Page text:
“I believe that solar energy is the fastest way of producing more electricity locally”, says Kjølle. “But simply covering our house roofs with solar panels won’t be enough. Norway will have to start building some big solar energy farms. It remains to be seen how people will react to that, and it’s far from certain that such farms will be met with universal approval”, she says.

Better management and utilisation

Gerd Kjølle is in no doubt that while Norway is waiting for the construction of a new distribution grid and greater volumes of electricity generation, the country can make better use of its current system of power production and the grid.

“There is in fact a lot we don’t know about the condition of the grid”, she says. “This is why we impose static limits that are conservatively stipulated to ensure safety. Digitalisation and sensors enable us to obtain a much clearer picture not only of the electricity being generated and consumed, but also of the power flowing in the grid”, says Kjølle.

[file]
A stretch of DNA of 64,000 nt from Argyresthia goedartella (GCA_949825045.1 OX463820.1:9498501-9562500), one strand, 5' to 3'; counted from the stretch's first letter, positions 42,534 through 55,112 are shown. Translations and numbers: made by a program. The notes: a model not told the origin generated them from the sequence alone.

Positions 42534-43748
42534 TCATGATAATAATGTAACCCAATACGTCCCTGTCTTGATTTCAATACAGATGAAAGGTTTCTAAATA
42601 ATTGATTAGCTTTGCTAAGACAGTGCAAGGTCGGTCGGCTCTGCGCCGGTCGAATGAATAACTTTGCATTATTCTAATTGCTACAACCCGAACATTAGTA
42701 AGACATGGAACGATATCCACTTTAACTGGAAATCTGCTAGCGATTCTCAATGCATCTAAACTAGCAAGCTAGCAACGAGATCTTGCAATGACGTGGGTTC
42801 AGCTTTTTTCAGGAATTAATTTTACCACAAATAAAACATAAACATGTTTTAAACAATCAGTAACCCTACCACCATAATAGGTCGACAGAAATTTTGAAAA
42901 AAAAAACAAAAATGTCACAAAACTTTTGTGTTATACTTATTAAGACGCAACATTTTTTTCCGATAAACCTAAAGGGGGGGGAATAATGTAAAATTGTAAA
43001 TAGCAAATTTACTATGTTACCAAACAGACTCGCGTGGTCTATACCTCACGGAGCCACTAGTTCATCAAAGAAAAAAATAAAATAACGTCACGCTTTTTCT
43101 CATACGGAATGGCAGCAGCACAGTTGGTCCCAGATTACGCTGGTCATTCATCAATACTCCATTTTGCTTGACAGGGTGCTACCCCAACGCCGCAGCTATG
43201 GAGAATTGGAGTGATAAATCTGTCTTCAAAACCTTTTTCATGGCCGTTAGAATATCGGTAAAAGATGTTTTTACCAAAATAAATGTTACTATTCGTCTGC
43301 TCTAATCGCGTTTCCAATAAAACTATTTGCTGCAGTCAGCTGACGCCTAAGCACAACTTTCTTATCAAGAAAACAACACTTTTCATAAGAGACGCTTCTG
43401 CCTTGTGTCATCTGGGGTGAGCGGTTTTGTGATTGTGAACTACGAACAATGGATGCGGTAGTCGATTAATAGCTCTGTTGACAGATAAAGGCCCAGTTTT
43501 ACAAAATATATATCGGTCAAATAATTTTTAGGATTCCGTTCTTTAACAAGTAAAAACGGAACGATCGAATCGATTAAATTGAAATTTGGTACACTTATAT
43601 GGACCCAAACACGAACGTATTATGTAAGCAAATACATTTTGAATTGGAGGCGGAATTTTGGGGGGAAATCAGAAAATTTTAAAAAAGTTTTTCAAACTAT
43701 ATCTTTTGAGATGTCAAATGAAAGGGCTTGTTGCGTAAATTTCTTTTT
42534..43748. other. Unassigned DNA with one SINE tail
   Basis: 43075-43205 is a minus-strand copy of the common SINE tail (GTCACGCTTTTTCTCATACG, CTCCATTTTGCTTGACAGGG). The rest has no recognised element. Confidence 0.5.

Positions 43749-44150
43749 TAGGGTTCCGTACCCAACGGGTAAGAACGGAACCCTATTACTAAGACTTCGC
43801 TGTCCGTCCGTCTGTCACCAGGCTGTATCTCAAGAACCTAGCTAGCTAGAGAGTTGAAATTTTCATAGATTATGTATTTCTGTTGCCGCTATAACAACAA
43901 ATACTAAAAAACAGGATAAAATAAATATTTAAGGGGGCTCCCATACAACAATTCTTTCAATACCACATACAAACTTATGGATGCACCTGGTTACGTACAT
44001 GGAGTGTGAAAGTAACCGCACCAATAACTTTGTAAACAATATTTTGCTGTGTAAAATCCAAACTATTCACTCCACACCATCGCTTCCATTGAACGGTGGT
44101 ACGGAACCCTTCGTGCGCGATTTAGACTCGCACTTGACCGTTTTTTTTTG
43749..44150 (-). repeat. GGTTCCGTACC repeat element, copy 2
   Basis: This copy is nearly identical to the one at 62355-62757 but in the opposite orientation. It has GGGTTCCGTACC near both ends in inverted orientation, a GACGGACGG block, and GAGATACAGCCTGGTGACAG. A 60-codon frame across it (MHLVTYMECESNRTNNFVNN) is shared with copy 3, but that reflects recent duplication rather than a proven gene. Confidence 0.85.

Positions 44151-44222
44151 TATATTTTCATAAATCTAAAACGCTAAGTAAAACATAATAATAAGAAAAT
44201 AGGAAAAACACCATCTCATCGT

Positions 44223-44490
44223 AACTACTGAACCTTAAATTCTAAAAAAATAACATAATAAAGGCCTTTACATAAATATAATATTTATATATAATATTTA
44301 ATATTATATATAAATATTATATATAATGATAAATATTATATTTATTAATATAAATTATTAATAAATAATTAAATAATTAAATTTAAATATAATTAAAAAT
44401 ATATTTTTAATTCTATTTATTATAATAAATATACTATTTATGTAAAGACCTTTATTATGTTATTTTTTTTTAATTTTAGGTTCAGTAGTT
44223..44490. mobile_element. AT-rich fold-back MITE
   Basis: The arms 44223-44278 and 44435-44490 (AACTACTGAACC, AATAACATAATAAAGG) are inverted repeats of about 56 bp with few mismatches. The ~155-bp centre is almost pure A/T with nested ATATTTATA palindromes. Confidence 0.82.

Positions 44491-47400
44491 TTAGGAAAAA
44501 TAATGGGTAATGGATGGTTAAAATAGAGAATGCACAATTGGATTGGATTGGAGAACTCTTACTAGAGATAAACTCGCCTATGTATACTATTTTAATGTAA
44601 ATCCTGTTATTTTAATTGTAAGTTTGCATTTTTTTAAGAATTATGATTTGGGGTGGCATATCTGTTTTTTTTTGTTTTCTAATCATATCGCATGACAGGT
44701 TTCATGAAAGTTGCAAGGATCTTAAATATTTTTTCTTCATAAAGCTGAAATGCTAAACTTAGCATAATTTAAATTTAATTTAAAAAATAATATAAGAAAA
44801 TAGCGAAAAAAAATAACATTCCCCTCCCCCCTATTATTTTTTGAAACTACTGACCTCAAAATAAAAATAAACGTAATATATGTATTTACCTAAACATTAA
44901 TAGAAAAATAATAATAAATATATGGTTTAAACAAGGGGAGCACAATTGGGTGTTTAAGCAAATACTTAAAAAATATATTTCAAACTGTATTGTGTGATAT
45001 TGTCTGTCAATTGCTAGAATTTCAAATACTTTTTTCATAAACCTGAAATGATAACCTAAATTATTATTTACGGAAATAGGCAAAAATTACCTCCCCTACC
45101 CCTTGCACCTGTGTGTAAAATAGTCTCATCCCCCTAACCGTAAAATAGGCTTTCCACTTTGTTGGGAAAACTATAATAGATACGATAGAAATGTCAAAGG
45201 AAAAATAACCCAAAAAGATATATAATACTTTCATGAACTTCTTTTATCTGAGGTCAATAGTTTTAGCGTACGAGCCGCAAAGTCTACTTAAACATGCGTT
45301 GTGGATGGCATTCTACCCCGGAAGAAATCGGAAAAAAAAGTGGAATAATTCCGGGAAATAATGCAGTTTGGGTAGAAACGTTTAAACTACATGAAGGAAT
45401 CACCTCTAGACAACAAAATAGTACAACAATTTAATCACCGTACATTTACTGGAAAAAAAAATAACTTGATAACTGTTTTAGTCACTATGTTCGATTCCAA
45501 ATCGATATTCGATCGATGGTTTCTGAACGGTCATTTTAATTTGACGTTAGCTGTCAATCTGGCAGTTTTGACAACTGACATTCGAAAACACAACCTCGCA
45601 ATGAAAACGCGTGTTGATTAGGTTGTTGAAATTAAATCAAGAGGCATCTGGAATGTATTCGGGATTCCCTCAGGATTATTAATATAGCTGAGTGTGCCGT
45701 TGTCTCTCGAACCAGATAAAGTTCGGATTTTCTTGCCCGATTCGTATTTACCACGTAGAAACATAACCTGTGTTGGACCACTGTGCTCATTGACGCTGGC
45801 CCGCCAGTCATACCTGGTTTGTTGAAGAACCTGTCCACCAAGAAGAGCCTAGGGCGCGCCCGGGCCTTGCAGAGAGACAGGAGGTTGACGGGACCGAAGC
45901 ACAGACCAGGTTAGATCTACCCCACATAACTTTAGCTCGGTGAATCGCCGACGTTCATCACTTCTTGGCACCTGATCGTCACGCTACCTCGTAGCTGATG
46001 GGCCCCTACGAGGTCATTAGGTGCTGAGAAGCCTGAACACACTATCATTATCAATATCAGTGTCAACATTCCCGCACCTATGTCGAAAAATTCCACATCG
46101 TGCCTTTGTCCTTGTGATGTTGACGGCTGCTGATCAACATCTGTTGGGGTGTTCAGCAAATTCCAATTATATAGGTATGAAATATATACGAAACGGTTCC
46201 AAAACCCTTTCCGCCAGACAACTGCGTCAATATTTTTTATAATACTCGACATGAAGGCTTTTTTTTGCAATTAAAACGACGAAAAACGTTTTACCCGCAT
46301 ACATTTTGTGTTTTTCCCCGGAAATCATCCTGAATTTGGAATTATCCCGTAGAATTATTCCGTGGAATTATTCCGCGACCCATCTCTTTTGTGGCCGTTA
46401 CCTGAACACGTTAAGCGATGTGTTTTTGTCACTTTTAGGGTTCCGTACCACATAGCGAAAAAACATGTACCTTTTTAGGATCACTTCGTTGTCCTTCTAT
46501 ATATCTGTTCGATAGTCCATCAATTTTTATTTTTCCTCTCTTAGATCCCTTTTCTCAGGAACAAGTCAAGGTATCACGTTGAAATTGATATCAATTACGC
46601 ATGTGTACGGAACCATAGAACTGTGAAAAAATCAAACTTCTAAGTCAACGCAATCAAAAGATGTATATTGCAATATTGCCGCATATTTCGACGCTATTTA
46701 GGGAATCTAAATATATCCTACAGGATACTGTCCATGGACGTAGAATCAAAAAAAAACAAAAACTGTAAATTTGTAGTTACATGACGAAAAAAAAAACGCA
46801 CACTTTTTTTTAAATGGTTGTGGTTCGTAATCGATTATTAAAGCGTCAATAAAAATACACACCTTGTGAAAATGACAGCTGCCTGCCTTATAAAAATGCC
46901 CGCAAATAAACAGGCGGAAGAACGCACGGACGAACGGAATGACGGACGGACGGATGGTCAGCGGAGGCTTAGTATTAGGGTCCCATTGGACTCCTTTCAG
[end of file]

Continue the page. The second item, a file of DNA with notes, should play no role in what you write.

“Digital tools, combined with self-regulation, provide us with better and more flexible management and control of power flows”, she adds. “The sun may be shining on days when we need very little power. But instead of automatically sending unregulated solar energy out into the grid, perhaps this can be better utilised to charge batteries or to supply EV charging stations”, she says.

This approach will enable Norway to save some of the electricity provided by regulated hydropower and better utilise the current grid. We know of one EV charging company that has already installed a station that utilises a battery and solar panels to help charge electric cars, while at the same time receiving supplies from the main grid.

Do we know how much capacity there is in the grid?

“Not really”, says Kjølle. “We know very little about the actual capacity in the grid at any given time, although we do know that there is free capacity that can come to our aid. The grid may be more resilient than we think. If so, the issue then arises as to whether greater utilisation will exceed the limits stipulated to ensure supply security. We need to look into this in more detail”, she says.

There is in fact a lot we don’t know about the condition of the grid. This is why we impose static limits that are conservatively stipulated to ensure safety. Digitalisation and sensors enable us to obtain a much clearer picture not only of the electricity being generated and consumed, but also of the power flowing in the grid.